If you ask CEOs what their most valuable resource is, savvy executives will say the organization’s employees. The problem is that each night, the employees go home.


The challenge of a CEO is to make the company such that they are happy and want to continue to come back each day and work there. CEOs are realizing that employees become dissatisfied when the area where they live (this could be your city or county) does not offer them adequate leisure activities. In other words, people want things to do.


So, when a company is looking to open a new factory or office, more and more it wants to know what types of cultural activities exist for its employees. If your answer is none or a few, then the CEO is liable to keep on looking. 


The concept of city livability is becoming more and more common. People want to live, work and play in one area. So, cities without a modest arts scene not only miss out on economic benefits, but also risk losing residents, and thus, businesses who can’t find enough qualified employees.


"The arts are critical to the quality of life in our communities and to attracting people to our communities to create a high-quality labor pool. Hanesbrands and its employees are proud to be strong supporters of the arts and contributors to the vitality of our communities," according to Hanesbrands Chairman and CEO Richard A. Noll.


Hanesbrands donated $2 million to create the Hanesbrands Theatre in the Sawtooth Building which was a former Hanes Hosiery Mill in downtown Winston-Salem. The black-box theatre can be configured to accommodate theatre, dance and film presentations which will meet a need expressed by more than a dozen arts groups for space in the downtown area for performances and other events.


Respondents to The Conference Board’s CEO Challenge 2013 ranked innovation as their third greatest challenge overall. When CEOs were asked to rank their top innovation challenge, human capital was their top concern.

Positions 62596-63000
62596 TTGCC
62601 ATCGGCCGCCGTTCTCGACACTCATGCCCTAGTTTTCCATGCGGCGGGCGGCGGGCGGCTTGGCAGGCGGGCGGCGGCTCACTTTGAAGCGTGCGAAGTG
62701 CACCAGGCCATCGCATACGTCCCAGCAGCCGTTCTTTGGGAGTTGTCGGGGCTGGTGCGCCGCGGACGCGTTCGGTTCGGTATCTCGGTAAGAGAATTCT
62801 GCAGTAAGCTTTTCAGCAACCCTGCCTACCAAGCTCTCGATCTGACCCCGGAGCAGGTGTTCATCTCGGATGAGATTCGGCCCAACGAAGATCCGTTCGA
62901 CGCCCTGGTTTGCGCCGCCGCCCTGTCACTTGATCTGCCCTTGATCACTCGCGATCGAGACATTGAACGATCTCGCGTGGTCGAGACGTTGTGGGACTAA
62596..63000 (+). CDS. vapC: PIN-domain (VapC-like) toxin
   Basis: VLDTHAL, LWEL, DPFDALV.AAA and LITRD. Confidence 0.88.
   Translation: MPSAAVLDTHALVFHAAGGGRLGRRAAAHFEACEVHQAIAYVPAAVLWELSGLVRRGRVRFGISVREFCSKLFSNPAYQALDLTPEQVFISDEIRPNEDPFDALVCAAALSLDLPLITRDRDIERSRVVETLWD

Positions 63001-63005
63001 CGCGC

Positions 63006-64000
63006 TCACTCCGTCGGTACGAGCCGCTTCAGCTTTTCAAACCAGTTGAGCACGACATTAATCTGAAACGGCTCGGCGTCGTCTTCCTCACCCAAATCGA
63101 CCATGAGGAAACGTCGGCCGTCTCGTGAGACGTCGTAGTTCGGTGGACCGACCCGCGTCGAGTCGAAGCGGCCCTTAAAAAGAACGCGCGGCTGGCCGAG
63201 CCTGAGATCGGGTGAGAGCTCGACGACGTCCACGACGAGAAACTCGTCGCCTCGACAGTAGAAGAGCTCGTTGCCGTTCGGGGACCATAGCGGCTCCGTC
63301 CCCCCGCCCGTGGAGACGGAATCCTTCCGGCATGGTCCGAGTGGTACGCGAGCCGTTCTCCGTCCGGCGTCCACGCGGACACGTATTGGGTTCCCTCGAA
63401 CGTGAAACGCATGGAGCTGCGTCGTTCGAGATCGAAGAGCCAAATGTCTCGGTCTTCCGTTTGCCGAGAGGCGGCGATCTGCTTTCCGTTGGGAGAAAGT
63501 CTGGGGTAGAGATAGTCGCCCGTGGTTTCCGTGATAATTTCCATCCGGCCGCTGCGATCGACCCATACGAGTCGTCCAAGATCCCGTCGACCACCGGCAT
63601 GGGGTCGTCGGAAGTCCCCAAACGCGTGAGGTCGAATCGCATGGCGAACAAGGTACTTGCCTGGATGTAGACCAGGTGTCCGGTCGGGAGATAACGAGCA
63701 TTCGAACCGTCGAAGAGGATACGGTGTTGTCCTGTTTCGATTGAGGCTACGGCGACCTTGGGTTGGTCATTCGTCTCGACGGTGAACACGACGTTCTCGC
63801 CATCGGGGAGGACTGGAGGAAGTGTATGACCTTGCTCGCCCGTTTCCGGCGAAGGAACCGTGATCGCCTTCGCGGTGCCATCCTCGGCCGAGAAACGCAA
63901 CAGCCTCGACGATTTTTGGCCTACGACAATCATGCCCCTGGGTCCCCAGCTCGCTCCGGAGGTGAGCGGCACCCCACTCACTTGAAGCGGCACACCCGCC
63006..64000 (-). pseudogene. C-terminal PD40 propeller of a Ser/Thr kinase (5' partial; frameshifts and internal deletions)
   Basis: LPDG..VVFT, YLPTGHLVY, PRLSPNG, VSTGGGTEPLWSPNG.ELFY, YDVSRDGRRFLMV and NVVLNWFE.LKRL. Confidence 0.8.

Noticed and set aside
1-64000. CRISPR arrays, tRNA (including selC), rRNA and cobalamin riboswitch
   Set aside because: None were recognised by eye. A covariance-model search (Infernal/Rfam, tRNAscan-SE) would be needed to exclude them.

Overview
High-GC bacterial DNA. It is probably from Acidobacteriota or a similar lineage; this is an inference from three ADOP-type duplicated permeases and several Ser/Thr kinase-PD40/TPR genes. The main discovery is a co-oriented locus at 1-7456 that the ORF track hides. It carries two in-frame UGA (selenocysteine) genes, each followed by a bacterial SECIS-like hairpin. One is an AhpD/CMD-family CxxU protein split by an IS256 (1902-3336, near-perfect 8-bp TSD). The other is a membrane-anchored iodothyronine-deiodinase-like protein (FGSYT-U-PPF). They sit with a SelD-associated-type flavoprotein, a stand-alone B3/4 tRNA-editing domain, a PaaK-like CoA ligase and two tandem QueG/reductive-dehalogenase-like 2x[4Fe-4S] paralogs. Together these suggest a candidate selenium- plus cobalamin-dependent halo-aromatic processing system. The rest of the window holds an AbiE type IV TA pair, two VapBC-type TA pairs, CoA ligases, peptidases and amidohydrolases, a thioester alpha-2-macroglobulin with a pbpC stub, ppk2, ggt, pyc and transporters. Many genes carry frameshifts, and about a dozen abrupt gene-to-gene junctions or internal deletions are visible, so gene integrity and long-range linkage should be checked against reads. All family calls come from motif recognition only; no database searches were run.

In the Classroom

How does one get innovated or creative employees?  The most recognized way is having a great school system, including one that has a robust arts education program. Did you know that a student who has taken an arts education class at least once a school year is:


  • 4 times more likely to be recognized for academic achievement.
  • 3 times more likely to be elected to class office within their schools.
  • 4 times more likely to participate in a math and science fair.
  • 3 times more likely to win an award for school attendance.
  • 4 times more likely to win an award for writing an essay or poem.


Not everyone who takes an arts or music class is going on to become a professional artist. Actually, very few do. But, students use the skills they learn in their arts class and apply it to a work setting. This is why students with an arts education background go on to be productive, creative employees. 


So, a local government with creative students fosters business that by its very nature is becoming more and more creative and innovative by necessity. Communities that have a modest-to-thriving arts scene have one more amenity to attract business—and keep the ones that are already there. 


I hope that this series has expanded your view of the value of arts and culture in local communities. In these times of tentative economic recovery, managers must use every available avenue to stabilize and improve the local economy.


*This article was reprinted with permission from the April 2013 issue of Public Management (PM) magazine, copyrighted and published by ICMA, the International City/County Management Association, Washington, D.C.